This is branded content for the National Film and Sound Archive of Australia.
It's particularly apt that one of the features included in an exhibition celebrating one of Australia's most acclaimed and influential photojournalists is a reconstruction of a darkroom.
It was the boyhood experience of watching one of his photographs materialise in the red glow of a darkroom that "hooked" Mervyn Bishop and set him on his brilliant and passionate career path.
"I still remember my first print went into the developer and I saw it coming out - I thought that was just so magical, I was hooked instantly. I couldn't get enough," he says.
A darkroom that represents this pivotal point of Bishop's life is one part of the National Film and Sound Archive of Australia's latest exhibitions that combines some of his most iconic photos with archival film and audio material to create a rich telling of both his personal story and of the Australia he documented during his 60-year career.
At the time of that magical moment, Bishop was a ten-year-old boy growing up in Brewarrina. Encouraged by his mum, and initially using her camera, he would take photos of his family and friends, photos that became the subject of many neighbourhood slide nights.
In 1963 he left his home town, heading to Sydney where he successfully applied for a cadetship with the Sydney Morning Herald and became Australia's first Aboriginal press photographer. Eight years later he was named News Photographer of the Year.
Bishop went on to work at the Department of Aboriginal Affairs in Canberra in 1974 where he used the power of the camera to document major developments in Aboriginal communities. It was during this time he took his iconic 1975 image of the then Prime Minister Gough Whitlam pouring a handful of red earth into the hand of Vincent Lingiari, Gurindji elder and traditional landowner.
Spanning 60 years, the NFSA exhibition is drawn from the Art Gallery of New South Wales (AGNSW) collection, and the artist's private archive, along with audio visual material from the NFSA's archives creating an immersive journey into Bishop's life, career and community, and the times he was working in.
As well as Bishop's many images from his career as a photojournalist, there are personal images and film of family and friends, and intimate portraits of members of the Aboriginal community. The NFSA's archival footage of people like boxer Lionel Rose and singer Jimmy Little, who were household names, help create a fuller picture of Bishop's world.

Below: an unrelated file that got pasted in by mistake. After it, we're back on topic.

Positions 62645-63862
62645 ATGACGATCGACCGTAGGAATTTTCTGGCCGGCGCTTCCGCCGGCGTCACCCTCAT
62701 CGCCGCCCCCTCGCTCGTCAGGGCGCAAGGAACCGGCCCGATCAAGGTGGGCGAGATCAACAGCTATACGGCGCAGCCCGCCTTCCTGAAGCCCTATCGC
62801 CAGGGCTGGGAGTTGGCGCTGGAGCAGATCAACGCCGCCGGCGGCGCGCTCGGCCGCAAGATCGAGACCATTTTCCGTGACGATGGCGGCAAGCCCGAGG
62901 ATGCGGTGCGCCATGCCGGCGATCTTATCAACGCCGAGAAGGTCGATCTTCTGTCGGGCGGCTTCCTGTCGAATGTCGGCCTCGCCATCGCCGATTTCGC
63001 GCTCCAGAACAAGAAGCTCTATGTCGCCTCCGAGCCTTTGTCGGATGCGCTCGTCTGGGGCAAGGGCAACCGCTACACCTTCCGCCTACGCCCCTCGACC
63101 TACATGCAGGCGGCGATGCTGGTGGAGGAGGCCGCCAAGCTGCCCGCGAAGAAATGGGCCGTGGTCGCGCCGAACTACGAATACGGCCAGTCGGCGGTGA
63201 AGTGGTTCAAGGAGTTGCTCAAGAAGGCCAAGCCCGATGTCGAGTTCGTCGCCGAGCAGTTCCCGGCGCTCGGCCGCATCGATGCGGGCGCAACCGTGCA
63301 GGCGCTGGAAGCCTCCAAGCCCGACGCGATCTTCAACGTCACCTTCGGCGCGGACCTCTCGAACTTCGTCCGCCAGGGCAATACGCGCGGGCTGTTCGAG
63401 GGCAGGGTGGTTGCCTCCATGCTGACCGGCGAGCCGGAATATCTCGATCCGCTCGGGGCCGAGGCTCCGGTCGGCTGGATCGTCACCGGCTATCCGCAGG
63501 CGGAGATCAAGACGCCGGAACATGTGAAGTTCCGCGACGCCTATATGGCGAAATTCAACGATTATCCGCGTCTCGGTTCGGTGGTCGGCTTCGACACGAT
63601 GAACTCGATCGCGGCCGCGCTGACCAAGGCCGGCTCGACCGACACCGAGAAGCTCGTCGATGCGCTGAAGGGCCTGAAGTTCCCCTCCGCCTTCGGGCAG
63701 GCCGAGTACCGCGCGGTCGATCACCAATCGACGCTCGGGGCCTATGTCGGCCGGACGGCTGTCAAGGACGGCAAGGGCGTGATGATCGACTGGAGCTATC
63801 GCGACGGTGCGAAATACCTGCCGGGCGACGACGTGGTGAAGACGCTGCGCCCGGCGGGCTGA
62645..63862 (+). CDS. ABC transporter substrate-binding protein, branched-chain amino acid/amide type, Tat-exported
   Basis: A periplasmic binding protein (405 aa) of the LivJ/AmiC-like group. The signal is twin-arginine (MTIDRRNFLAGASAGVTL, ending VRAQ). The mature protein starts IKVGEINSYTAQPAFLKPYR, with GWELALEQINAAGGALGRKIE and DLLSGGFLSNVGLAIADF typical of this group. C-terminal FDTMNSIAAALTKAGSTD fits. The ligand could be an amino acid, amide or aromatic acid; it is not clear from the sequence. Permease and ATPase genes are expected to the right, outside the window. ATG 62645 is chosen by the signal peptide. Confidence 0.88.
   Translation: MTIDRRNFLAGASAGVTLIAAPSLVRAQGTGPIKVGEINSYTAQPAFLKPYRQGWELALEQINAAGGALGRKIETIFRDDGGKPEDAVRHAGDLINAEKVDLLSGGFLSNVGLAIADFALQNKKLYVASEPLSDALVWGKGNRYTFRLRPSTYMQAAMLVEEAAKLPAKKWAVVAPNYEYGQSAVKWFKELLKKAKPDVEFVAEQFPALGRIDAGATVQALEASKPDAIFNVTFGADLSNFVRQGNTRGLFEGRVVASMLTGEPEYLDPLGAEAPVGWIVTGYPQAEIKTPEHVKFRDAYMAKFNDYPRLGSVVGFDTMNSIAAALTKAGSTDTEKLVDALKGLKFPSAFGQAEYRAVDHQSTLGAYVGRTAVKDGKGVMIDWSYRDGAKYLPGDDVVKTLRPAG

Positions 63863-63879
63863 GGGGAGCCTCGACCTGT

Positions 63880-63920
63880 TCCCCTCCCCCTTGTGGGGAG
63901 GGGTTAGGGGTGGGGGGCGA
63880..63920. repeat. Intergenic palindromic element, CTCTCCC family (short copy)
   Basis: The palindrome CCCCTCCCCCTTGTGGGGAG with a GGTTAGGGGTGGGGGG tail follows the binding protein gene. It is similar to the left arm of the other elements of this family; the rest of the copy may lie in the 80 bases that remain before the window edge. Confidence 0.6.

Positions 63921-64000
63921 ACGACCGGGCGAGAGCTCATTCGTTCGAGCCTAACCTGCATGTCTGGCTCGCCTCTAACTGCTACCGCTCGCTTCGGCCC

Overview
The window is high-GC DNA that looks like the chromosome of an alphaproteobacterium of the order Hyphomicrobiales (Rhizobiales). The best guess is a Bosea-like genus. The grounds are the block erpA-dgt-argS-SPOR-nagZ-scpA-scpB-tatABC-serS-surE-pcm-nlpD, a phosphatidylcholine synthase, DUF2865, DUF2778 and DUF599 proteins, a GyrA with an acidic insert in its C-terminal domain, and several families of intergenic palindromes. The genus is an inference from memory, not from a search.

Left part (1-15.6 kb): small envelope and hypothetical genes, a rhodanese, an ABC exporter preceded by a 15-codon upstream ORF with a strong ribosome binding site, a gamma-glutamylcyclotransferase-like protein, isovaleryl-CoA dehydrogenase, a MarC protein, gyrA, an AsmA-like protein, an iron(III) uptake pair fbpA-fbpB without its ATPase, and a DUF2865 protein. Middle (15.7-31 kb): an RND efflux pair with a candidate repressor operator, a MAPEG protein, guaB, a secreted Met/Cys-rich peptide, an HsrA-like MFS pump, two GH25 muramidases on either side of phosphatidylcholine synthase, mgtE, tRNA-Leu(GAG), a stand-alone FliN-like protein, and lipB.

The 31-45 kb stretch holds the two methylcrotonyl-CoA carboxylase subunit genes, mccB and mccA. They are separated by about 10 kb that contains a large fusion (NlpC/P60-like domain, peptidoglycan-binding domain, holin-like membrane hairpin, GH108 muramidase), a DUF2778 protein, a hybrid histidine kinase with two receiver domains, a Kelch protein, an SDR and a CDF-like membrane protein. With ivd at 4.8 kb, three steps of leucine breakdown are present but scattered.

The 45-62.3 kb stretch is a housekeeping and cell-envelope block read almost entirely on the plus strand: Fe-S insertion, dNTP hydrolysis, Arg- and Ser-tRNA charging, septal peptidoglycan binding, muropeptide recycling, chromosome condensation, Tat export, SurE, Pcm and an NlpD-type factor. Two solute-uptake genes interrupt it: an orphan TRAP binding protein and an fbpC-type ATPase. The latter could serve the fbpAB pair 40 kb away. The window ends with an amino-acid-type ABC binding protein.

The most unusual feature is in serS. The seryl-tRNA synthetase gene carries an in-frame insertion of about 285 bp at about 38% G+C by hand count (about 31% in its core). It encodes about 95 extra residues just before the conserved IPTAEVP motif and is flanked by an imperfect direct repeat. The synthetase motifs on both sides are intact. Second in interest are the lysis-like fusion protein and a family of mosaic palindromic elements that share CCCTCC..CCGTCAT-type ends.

Adding another layer is a documentary about Bishop's life and career by director Warwick Thornton, Bishop was a mentor to Thornton early in his career, and his influence is evident in Thornton's impressive cinematography work.
NFSA curator Tara Marynowsky, who worked closely with AGNSW curator Cody Edgar and Bishop to create the exhibition, said the aim was to celebrate the career of one of Australia's most talented photojournalists, as well as shine the light on a important moments in Australia's history.
"We wanted to ensure Mervyn's story was really strong and to also lead people into different stories with the audiovisual strengths of the NFSA," she said.
"Being able to hear the voices and see the faces in moving image gives a different sense of who they are and were at the time. It paints a wider picture of Mervyn's world.
"These sort of projects give us a chance to dig and deep dive into the amazing gems that we have at the NFSA that really resonate with audiences."
Part of the exhibition, "Man about Town", shows Bishop's high profile and influence as a photographer, and how he used that to raise awareness about important issues.
"Mervyn followed his dreams and touched upon some really important issues along the way," Ms Marynowsky said.
"That's what is so inspirational, I think, the way he's bought so many people together. He was the man with the camera who was able to give us access, through his lens and observations."
Bishop said he was glad to be able to share his life's work with the public.
"Photography has been my life, my passion for 60 years; the art and technique, the stories I've witnessed and captured," he said.
The Mervyn Bishop exhibition will be open at the National Film and Sound Archive of Australia until August 1, and is being complemented by a series of special events and public programs. Tickets are available at https://tickets.nfsa.gov.au/Events/mervyn-bishop
This is branded content for the National Film and Sound Archive.